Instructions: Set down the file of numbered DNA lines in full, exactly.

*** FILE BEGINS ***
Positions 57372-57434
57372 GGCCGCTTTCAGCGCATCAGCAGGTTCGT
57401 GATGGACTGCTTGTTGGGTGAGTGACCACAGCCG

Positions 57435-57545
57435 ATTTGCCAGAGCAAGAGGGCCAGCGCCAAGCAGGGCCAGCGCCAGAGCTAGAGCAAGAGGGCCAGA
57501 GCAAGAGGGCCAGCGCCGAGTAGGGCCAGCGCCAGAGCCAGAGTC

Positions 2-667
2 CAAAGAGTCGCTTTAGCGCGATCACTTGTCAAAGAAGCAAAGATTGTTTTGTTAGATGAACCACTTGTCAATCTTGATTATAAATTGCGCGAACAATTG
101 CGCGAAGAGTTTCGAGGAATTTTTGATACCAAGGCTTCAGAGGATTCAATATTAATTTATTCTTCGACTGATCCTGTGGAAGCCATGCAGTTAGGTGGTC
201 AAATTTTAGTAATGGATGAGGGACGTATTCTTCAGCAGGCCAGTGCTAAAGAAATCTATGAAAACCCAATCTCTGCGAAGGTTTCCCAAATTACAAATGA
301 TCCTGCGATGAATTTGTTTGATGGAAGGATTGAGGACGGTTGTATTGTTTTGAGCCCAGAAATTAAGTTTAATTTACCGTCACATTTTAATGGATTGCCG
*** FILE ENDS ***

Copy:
Positions 57372-57434
57372 GGCCGCTTTCAGCGCATCAGCAGGTTCGT
57401 GATGGACTGCTTGTTGGGTGAGTGACCACAGCCG

Positions 57435-57545
57435 ATTTGCCAGAGCAAGAGGGCCAGCGCCAAGCAGGGCCAGCGCCAGAGCTAGAGCAAGAGGGCCAGA
57501 GCAAGAGGGCCAGCGCCGAGTAGGGCCAGCGCCAGAGCCAGAGTC

Positions 2-667
2 CAAAGAGTCGCTTTAGCGCGATCACTTGTCAAAGAAGCAAAGATTGTTTTGTTAGATGAACCACTTGTCAATCTTGATTATAAATTGCGCGAACAATTG
101 CGCGAAGAGTTTCGAGGAATTTTTGATACCAAGGCTTCAGAGGATTCAATATTAATTTATTCTTCGACTGATCCTGTGGAAGCCATGCAGTTAGGTGGTC
201 AAATTTTAGTAATGGATGAGGGACGTATTCTTCAGCAGGCCAGTGCTAAAGAAATCTATGAAAACCCAATCTCTGCGAAGGTTTCCCAAATTACAAATGA
301 TCCTGCGATGAATTTGTTTGATGGAAGGATTGAGGACGGTTGTATTGTTTTGAGCCCAGAAATTAAGTTTAATTTACCGTCACATTTTAATGGATTGCCG